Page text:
Unsubscribe Rate. Hello, darkness, my old friend. This metric is an easy way to determine something is wrong. If your consumers are getting turned off by your content, at any rate really, put on your Batman mask and investigate.

Clicks & Click-Through-Rate (CTR). How many clicks are your emails receiving? Are they clicking your links or images? Give your consumers a reason to engage with your email.

Conversions & Conversion Rate. How many people are following through to your email’s end goal? You can have a high open and click rate, but if you’re not converting, then there is room for improvement. You might need to make some adjustments to your email and/or your landing page.

Leads. Add up the number of conversions earned on your emails and note any replies and regularly engaged subscribers. These are your leads—follow up with them!

Though these are important metrics, they may not be your campaign’s sole reason for success. If your campaign’s goal is to bring in pipeline (expected future business) and revenue (dollar dollar bills), the success of these metrics depends on bringing in as many conversions as you can to generate a monetary return.

Ask yourself these questions once you have a fair amount of data from your campaign and/or tests:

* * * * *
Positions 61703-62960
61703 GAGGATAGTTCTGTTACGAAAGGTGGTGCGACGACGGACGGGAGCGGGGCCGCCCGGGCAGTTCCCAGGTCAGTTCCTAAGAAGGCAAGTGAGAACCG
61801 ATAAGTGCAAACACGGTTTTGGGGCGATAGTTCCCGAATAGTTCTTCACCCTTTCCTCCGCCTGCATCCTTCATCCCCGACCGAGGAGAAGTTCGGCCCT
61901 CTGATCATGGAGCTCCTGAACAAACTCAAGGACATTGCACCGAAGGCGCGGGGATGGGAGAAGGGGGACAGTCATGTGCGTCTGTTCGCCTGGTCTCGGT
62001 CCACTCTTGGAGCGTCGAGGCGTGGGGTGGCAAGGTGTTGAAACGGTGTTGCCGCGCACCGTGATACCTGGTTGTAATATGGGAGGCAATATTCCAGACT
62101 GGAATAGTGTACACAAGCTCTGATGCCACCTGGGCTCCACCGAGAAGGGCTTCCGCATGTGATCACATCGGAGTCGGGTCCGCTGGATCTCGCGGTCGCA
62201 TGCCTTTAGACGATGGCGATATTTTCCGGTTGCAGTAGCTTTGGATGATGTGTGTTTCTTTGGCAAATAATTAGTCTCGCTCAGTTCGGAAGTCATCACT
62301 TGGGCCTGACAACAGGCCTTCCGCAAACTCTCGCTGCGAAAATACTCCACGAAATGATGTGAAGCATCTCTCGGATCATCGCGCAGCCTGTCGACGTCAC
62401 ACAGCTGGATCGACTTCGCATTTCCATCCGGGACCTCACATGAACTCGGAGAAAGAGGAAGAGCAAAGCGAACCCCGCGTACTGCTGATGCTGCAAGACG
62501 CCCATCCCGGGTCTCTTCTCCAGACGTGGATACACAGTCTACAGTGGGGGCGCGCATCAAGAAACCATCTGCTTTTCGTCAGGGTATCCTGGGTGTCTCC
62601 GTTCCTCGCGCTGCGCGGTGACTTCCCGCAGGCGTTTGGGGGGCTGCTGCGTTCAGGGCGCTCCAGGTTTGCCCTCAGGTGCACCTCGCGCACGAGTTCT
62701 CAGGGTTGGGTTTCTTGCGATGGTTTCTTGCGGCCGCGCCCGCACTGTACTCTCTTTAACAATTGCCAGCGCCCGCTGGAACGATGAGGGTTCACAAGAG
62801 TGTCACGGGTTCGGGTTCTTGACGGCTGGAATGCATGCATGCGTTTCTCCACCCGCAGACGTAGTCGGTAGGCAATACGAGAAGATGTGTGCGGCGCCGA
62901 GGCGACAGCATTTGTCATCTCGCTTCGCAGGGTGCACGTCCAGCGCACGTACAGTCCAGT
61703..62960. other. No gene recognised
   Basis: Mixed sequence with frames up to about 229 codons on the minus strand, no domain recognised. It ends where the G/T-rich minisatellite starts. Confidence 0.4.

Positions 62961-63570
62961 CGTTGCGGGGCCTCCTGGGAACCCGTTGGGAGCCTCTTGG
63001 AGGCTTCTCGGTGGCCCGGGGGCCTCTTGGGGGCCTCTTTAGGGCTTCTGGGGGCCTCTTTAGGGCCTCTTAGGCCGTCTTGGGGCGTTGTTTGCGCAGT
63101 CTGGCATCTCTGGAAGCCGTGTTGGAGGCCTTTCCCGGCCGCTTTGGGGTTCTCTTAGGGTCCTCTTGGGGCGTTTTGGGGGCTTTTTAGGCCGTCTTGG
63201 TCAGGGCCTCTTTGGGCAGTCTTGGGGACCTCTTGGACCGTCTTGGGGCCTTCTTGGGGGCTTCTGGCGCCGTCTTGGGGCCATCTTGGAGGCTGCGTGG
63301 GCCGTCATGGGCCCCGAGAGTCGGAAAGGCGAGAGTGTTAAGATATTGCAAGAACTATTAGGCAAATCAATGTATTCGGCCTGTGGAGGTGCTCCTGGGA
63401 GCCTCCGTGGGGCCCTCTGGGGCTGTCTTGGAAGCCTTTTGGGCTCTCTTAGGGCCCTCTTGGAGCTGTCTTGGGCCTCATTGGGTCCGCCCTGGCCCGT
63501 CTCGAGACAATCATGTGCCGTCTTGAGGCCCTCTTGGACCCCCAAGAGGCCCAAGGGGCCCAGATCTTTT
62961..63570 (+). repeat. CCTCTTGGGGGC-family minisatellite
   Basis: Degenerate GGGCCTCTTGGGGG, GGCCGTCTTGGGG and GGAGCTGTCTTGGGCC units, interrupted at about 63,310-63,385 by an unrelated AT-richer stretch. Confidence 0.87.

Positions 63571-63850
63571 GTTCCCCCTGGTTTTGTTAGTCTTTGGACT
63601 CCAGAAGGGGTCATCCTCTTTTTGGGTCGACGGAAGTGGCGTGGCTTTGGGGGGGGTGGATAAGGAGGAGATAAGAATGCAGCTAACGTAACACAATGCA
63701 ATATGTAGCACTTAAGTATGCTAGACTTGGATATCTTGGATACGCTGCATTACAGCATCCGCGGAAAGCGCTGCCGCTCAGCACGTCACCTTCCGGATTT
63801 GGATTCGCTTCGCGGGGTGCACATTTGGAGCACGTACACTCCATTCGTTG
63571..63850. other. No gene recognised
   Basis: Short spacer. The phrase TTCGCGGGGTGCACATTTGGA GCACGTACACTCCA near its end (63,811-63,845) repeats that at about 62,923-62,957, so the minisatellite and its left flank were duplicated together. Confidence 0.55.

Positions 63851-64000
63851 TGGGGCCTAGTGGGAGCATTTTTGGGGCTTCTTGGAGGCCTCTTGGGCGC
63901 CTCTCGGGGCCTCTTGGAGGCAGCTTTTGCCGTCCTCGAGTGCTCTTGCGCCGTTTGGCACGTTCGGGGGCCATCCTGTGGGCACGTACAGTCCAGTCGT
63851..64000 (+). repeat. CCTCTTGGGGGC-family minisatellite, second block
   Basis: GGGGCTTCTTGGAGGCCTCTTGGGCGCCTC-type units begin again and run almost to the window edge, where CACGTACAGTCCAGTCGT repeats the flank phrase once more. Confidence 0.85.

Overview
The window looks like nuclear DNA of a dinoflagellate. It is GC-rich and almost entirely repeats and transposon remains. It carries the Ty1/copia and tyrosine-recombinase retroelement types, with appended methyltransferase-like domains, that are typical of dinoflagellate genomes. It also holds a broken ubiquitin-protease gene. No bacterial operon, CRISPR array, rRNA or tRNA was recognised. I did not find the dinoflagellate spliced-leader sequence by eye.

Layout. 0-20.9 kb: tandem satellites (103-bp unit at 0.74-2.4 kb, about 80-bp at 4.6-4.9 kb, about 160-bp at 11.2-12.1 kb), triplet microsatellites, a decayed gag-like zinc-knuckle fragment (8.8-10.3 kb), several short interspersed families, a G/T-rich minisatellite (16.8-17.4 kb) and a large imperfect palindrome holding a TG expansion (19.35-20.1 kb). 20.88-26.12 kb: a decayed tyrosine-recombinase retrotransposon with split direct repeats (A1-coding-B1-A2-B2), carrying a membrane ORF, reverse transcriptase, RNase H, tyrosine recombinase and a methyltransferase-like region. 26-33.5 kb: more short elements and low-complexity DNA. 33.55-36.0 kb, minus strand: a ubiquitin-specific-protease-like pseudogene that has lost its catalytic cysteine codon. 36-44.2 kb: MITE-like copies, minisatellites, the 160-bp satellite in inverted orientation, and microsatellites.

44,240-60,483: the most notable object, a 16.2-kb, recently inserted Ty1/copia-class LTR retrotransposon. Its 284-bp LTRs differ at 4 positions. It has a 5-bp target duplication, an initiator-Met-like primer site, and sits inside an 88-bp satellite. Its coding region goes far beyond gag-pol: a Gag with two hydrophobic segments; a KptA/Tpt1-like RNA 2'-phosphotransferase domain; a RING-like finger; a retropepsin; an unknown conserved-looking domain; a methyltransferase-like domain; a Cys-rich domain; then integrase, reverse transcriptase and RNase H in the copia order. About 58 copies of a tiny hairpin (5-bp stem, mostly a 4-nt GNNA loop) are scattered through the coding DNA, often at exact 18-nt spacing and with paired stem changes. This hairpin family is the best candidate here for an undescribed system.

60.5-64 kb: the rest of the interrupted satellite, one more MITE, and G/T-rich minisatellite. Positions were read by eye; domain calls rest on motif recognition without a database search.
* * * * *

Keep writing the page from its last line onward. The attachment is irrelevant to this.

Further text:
• How many of these conversions became quality leads that led to pipeline? What is my pipeline-to-cost ratio for this campaign? For this quarter, month, etc.?
  • How much revenue did this campaign generate? At what rate?
  • How much did each email, open, click and conversion cost? How much did it earn?
  • Where can this campaign improve to help these ROI metrics grow?

All of these metrics give you a solid summary of your email campaign with great detail to make adjustments and record ROI.

Social Media

Remember the early days of Facebook when you were so stoked the first time you hit double-digit likes? Triple-digit? For new brands and small business, likes were hard to come by at that time, and it’s probably not getting any easier. If it wasn’t already apparent that Facebook and other social media platforms are legitimate advertising spaces, Facebook recently announced that they are testing the removal of organic page posts in a few countries. Organic content reach has been running out of steam for years now, so this move essentially brings business pages to a “Go Paid or Go Home” mentality.